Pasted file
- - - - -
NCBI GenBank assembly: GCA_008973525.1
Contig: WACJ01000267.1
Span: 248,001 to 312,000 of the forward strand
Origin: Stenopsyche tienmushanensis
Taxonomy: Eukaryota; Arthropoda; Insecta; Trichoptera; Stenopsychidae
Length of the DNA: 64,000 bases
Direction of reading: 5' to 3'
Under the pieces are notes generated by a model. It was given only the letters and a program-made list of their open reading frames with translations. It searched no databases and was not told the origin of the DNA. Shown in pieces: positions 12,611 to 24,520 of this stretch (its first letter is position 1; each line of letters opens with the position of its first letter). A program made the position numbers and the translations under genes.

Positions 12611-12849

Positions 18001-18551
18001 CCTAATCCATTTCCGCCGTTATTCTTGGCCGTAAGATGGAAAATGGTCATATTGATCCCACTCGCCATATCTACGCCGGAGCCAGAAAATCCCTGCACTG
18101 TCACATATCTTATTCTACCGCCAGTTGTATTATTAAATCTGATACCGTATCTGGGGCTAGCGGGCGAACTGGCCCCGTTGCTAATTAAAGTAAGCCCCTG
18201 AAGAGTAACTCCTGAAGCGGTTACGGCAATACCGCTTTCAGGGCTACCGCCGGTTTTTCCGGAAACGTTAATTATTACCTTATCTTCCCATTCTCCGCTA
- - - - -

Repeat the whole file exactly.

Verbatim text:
NCBI GenBank assembly: GCA_008973525.1
Contig: WACJ01000267.1
Span: 248,001 to 312,000 of the forward strand
Origin: Stenopsyche tienmushanensis
Taxonomy: Eukaryota; Arthropoda; Insecta; Trichoptera; Stenopsychidae
Length of the DNA: 64,000 bases
Direction of reading: 5' to 3'
Under the pieces are notes generated by a model. It was given only the letters and a program-made list of their open reading frames with translations. It searched no databases and was not told the origin of the DNA. Shown in pieces: positions 12,611 to 24,520 of this stretch (its first letter is position 1; each line of letters opens with the position of its first letter). A program made the position numbers and the translations under genes.

Positions 12611-12849

Positions 18001-18551
18001 CCTAATCCATTTCCGCCGTTATTCTTGGCCGTAAGATGGAAAATGGTCATATTGATCCCACTCGCCATATCTACGCCGGAGCCAGAAAATCCCTGCACTG
18101 TCACATATCTTATTCTACCGCCAGTTGTATTATTAAATCTGATACCGTATCTGGGGCTAGCGGGCGAACTGGCCCCGTTGCTAATTAAAGTAAGCCCCTG
18201 AAGAGTAACTCCTGAAGCGGTTACGGCAATACCGCTTTCAGGGCTACCGCCGGTTTTTCCGGAAACGTTAATTATTACCTTATCTTCCCATTCTCCGCTA